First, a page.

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Laura Linney returns to the Bridge Theatre and My Name is Lucy Barton

Laura Linney as Lucy Barton. Photo by Manuel Harlan.

Preview by Lizzie Guilfoyle

AFTER a sell-out run in June this year in which Laura Linney made her London Theatre debut, she will return to the Bridge Theatre to reprise the title role in Richard Eyre’s production of My Name is Lucy Barton.

Running from January 23 to February 16, 2019, for a strictly limited 26 performances, this haunting dramatic monologue is adapted by Rona Munro from Pulitzer Prize-winning Elizabeth Strout’s 2016 New York Times best-selling short novel of the same name.

Unsteady after an operation, Lucy Barton wakes to find her mother sitting at the foot of her bed. She hasn’t seen her in years, and her visit brings back to Lucy her desperate rural childhood, and her escape to New York. As she begins to find herself as a writer, she is still gripped by the urgent complexities of family life.

Laura Linney and Richard Eyre have worked together twice before – on stage Eyre directed Linney in a Broadway production of Arthur Miller’s The Crucible and on screen he directed her in his and Charles Wood’s adaptation of Bernhard Schlink’s The Other Man.

On Broadway, Golden Globe and Emmy award-winning Laura Linney made her debut in Six Degrees of Separation and subsequently played Nina in The Seagull, Thea Elvsted in Hedda Gabler, Yelena Andreyevna in Uncle Vanya, Elizabeth Proctor in The Crucible, La Marquise de Merteuil in Les Liaisons Dangereuses and most recently alternated the roles of Regina Hubbard Giddens and Birdie Hubbard in The Little Foxes for the Manhattan Theatre Club.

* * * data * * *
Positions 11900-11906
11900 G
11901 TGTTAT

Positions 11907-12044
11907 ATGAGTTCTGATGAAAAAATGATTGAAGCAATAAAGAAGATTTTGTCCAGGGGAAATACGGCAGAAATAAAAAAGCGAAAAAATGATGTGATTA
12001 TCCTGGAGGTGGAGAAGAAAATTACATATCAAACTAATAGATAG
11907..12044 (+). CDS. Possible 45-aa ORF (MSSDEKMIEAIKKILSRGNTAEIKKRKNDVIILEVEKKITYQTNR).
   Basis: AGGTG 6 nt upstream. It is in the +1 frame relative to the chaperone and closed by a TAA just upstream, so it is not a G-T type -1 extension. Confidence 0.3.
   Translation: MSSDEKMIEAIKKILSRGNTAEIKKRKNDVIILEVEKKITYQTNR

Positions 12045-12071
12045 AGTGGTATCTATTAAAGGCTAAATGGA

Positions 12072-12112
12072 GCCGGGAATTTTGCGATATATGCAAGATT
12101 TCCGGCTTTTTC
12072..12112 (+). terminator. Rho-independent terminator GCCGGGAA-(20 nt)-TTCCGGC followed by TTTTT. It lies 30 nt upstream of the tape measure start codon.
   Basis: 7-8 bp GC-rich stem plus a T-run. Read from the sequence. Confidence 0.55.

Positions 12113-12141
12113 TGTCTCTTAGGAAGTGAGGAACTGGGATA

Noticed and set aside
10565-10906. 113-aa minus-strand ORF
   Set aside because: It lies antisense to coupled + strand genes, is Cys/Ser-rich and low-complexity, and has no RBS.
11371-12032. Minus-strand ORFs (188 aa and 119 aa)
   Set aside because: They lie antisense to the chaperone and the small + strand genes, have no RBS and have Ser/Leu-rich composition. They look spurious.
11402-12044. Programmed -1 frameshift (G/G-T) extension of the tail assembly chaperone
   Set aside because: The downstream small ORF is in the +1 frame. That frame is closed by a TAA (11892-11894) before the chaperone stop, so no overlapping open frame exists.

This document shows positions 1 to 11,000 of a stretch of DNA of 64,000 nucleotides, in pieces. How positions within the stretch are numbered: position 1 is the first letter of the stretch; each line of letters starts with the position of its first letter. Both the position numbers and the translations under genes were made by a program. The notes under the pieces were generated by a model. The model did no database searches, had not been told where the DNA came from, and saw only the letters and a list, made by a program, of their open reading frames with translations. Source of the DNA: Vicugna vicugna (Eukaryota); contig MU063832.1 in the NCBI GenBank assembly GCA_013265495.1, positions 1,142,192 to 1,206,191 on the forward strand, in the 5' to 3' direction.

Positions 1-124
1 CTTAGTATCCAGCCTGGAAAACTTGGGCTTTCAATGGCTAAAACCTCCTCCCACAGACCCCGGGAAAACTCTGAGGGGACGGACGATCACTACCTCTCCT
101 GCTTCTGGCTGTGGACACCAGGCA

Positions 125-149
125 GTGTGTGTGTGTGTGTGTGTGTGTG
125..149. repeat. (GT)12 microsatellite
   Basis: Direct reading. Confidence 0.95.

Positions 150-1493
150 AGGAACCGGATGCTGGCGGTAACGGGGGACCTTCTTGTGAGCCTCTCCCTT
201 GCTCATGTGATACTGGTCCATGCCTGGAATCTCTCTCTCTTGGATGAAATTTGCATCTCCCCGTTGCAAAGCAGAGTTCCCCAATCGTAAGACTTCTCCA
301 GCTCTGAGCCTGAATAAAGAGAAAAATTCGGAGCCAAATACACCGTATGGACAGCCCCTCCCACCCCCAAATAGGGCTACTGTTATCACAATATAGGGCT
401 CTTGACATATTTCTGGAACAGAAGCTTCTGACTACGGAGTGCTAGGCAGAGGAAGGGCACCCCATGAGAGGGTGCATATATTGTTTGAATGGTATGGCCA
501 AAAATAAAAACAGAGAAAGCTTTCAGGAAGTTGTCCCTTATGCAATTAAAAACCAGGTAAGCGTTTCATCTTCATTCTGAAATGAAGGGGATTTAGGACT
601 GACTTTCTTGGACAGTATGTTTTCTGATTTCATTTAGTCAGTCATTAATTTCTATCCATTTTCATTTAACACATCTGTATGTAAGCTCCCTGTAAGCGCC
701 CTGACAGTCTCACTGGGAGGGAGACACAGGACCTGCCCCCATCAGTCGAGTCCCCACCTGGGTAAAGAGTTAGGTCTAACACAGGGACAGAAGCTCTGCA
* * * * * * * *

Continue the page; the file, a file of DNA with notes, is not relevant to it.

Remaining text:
On film, she made her screen debut in Lorenzo’s Oil and was most recently seen in The Dinner. Her extensive film credits also include The Truman Show, Kinsey, Sully, Primal Fear, Hyde Park on Hudson, You Can Count on Me and Mystic River. Her many small screen credits include Tales of the City, The Big C, which she also produced, Frasier and most recently Ozark for Netflix.

Elizabeth Strout’s debut novel was Amy and Isabelle which was subsequently adapted into a film for HBO. Her other writing credits are Abide with Me, Olive Kitteridge, which was adapted into an Emmy award-winning mini-series also for HBO, The Burgess Boys, My Name is Lucy Barton and Anything is Possible.

Rona Munro has written extensively for stage, radio, film and television including the award-winning trilogy The James Plays for the National Theatre of Scotland, the National Theatre and the Edinburgh International Festival. Her other theatre writing credits include Scuttlers for the Royal Exchange Theatre, Iron and The Last Witch for the Edinburgh International Festival and Little Eagles for the Royal Shakespeare Company.

Richard Eyre is a multi award-winning theatre, film, opera and television Director. He was Director of the National Theatre from 1988-1997 and alongside his numerous theatrical awards he is also the recipient of the Companion of Honour.

Image: Laura Linney as Lucy Barton. Photo by Manuel Harlan.

Tickets: On sale for Priority Members from today (October 12, 2018), for Advance Members from Thursday, October 18 at 10am and for public sale on Friday, October 19 at 10am.

Times: Monday to Saturday at 7.45pm with Saturday matinees at 2.30pm.

Also at the Bridge Theatre: the world premiere of Martin McDonagh’s A Very Very Very Dark Matter, starring Jim Broadbent (October 12, 2018 to January 6, 2019).